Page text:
A study by a researcher at the University of Coimbra concluded that there is no universal methodology for assessing the levels of mercury in fish and shellfish that the body can digest.
Study published in the journal Marine Pollution BulletinPoint at “the need to create a universal methodology for assessing the bioavailability of mercury (Hg), a toxic heavy metal”in fish and shellfish species, the Faculty of Science and Technology of the University of Coimbra (FCTUC) said today in a press release sent to Lusa.
Bioavailability “translated as what the human body can absorb from the food” it consumes.being a relevant tool for determining the maximum values of pollutants that can be consumed throughout life without risk to health.
“In very low concentrations, mercury does not pose a risk to human health, but its long-term accumulation can have harmful effects,” he emphasizes.
In this sense, a study led by a researcher from the Center for Functional Ecology Filipe Costa sought to evaluate “the fraction of bioavailable mercury in fish and shellfish found in the Mediterranean diet”namely species caught in the ocean (black swordfish, tuna, swordfish, blue shark), aquaculture species (salmon and mussels) and estuarine species (mullet and clams).
The results of the study show that the bioavailable mercury found in these fish and shellfish species “especially after cooking, this is far below the levels set by current safety risk assessment legislation.”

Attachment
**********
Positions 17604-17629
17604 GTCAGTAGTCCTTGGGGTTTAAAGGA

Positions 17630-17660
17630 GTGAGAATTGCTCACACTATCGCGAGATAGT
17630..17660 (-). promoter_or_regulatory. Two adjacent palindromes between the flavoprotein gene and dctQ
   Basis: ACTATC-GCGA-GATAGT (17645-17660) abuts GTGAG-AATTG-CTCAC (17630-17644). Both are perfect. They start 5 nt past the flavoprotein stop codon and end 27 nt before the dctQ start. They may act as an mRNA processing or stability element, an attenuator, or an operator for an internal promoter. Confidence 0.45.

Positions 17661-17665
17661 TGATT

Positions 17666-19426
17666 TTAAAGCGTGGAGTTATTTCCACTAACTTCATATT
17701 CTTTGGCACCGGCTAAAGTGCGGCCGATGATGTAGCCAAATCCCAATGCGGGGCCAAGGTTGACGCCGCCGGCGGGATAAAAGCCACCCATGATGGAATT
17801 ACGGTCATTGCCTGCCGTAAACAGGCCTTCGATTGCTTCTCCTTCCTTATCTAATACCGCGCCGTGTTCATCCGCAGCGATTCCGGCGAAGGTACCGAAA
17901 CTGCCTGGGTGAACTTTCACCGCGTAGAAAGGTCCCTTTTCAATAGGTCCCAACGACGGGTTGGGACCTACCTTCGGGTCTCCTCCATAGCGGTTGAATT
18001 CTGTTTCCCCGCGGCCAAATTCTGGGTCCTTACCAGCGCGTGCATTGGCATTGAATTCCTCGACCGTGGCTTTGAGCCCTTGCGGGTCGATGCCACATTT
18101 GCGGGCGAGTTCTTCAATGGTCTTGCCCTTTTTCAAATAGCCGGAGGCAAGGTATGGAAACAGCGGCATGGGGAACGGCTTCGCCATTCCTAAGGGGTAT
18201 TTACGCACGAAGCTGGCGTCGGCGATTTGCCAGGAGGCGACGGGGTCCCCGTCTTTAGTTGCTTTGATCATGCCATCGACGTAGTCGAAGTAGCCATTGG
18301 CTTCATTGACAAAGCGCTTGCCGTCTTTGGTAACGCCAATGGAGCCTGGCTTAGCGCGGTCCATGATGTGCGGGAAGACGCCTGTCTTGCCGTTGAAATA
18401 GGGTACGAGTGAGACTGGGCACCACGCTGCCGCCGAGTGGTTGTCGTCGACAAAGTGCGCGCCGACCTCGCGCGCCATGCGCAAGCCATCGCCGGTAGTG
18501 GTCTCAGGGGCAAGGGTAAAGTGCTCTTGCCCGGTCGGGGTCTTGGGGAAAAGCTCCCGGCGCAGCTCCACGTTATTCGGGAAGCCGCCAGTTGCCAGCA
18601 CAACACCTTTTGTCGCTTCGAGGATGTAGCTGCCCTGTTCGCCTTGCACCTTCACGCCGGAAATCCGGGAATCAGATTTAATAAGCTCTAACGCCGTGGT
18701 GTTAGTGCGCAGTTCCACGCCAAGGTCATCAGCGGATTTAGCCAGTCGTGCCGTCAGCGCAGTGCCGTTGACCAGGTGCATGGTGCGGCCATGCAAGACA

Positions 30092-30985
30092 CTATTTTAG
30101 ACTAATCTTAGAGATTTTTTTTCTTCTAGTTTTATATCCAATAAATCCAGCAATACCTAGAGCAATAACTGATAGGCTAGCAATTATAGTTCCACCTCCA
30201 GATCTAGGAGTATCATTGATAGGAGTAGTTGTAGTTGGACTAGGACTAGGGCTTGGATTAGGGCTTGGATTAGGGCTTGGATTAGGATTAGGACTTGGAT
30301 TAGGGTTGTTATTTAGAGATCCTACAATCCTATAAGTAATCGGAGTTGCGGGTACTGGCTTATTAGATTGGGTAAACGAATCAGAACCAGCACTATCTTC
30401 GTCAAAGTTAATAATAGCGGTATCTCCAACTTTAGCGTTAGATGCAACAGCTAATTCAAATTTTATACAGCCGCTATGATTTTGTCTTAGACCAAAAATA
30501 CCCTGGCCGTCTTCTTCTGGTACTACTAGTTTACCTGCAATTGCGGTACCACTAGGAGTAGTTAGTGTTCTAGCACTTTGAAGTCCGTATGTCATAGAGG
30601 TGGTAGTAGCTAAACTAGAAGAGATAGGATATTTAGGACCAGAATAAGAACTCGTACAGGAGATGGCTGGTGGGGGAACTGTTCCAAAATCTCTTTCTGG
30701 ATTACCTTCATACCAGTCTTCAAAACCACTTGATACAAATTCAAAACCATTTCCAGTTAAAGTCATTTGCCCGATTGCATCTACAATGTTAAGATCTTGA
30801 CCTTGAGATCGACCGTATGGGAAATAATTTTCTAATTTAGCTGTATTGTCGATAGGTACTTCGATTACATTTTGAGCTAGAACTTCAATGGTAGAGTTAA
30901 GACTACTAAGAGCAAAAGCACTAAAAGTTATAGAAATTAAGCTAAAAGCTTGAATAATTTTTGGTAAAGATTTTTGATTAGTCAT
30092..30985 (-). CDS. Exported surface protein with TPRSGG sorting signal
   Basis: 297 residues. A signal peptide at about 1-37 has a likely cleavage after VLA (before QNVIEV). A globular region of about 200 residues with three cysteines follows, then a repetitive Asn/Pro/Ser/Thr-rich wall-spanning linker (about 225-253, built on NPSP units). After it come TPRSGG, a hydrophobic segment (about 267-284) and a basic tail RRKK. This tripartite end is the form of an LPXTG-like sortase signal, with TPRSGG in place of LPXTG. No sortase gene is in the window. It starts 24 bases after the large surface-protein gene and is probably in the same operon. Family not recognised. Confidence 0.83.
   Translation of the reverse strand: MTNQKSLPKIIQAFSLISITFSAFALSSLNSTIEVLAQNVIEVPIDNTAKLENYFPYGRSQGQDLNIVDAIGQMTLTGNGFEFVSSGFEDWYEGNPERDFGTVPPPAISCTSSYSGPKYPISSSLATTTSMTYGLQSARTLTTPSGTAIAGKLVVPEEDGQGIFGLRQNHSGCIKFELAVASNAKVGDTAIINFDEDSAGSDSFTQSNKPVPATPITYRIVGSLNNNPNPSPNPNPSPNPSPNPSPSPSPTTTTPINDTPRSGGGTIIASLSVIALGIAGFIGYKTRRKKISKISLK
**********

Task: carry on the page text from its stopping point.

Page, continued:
However, the group, which also includes researchers from the University of Aveiro, noted “that the assessment of the bioavailability of mercury in fish and shellfish depends on the method used, since each extraction method gives different results.”
“Among the three extraction methods tested, the Unified Bioavailability Method (UBM) gave the highest rating for mercury bioavailability to consumers.”the press release says.
Cooking reduces mercury
Regarding the cooking methods used, “they all significantly reduced the proportion of bioavailable mercury”, that is, there was a “reduction in the content of this pollutant”, said Filipe Costa, quoted in the note.
FCTUC reports that “Current food safety legislation only considers the total concentration of contaminants in fish and shellfish, without taking into account the bioavailability of the contaminant during digestion and the effect of cooking regimes on the solubility of the contaminant in the digestive tract.”